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Apparently, ol’ Pulcher was insufficiently pulchritudinous. He was found out and thrown out and, thus vitiated, the rites of the Bona Dea were rendered null and void, necessitating repetition by the Vestal Virgins.  Meanwhile, to have desecrated the sanctity of such rites as the Bona Dea was to have offended the city and the Gods, under pain of death.  A trial ensued and the legal wrangling went on, for two years.

In the end, Clodius was acquitted, a fact Cicero put down to fixed juries and back-room deals.  The Greek biographer and essayist Lucius Mestrius Plutarchus better known as Plutarch, writes that jurors handed in deliberately illegible verdicts, “in order that they might neither risk their lives with the populace by condemning him, nor get a bad name among the nobility by acquitting him“.  Talk about Profiles in Courage.

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Hat tip crayonmaniac.deviantart.com, for this image

Pulcher’s populist brand of politics would transform the politician into “One of the most innovative urban politicians in Western history” and, one day, get him killed at the hands of a political opponent. The man’s transvestite dalliance with the Bona Dea provided arch-rival Marcus Tullius Cicero with verbal ammunition, for years to come.

Interestingly, Cicero’s problem with Pulcher may have been more than just, political.  Clodius Pulcher had once prosecuted one Fabia, a Vestal Virgin, on charges of incest. Fabia’s half-sister Terentia was mightily offended at the proceedings, and her husband just happened to be Cicero himself. I wonder how it sounded to come home to That, every night.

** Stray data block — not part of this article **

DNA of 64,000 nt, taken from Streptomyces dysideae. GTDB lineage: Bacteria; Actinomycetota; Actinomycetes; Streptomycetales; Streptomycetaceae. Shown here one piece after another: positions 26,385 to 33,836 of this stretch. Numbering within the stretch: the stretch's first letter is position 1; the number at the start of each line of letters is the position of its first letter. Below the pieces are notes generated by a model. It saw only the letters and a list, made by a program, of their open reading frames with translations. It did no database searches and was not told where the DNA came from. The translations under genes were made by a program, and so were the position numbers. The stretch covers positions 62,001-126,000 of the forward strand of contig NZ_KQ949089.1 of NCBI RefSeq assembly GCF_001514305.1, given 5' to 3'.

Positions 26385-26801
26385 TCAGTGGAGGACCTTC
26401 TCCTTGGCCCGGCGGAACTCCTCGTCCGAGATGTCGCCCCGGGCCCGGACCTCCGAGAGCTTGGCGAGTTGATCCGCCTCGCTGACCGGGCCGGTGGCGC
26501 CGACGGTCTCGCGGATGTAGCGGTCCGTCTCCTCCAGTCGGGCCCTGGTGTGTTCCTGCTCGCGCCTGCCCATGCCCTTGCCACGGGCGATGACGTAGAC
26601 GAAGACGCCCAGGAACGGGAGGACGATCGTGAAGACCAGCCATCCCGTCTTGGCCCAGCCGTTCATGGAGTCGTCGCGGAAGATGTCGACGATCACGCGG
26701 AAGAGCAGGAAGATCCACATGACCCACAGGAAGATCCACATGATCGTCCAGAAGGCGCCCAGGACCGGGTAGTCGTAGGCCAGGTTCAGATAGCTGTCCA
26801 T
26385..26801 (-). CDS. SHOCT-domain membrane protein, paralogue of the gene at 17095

The verdict of the ages was quite unfair to Pompeia. Nothing more substantial than gossip and rumor ever implicated her in the Bona Dea scandal yet her husband divorced her, immediately.

Plutarch writes, in The Life of Caesar:

“Caesar divorced Pompeia at once, but when he was summoned to testify at the trial, he said he knew nothing about the matters with which Clodius was charged.  His statement appeared strange, and the prosecutor therefore asked, “Why, then, didst thou divorce thy wife?” “Because,” said Caesar, “I thought my wife ought not even to be under suspicion.””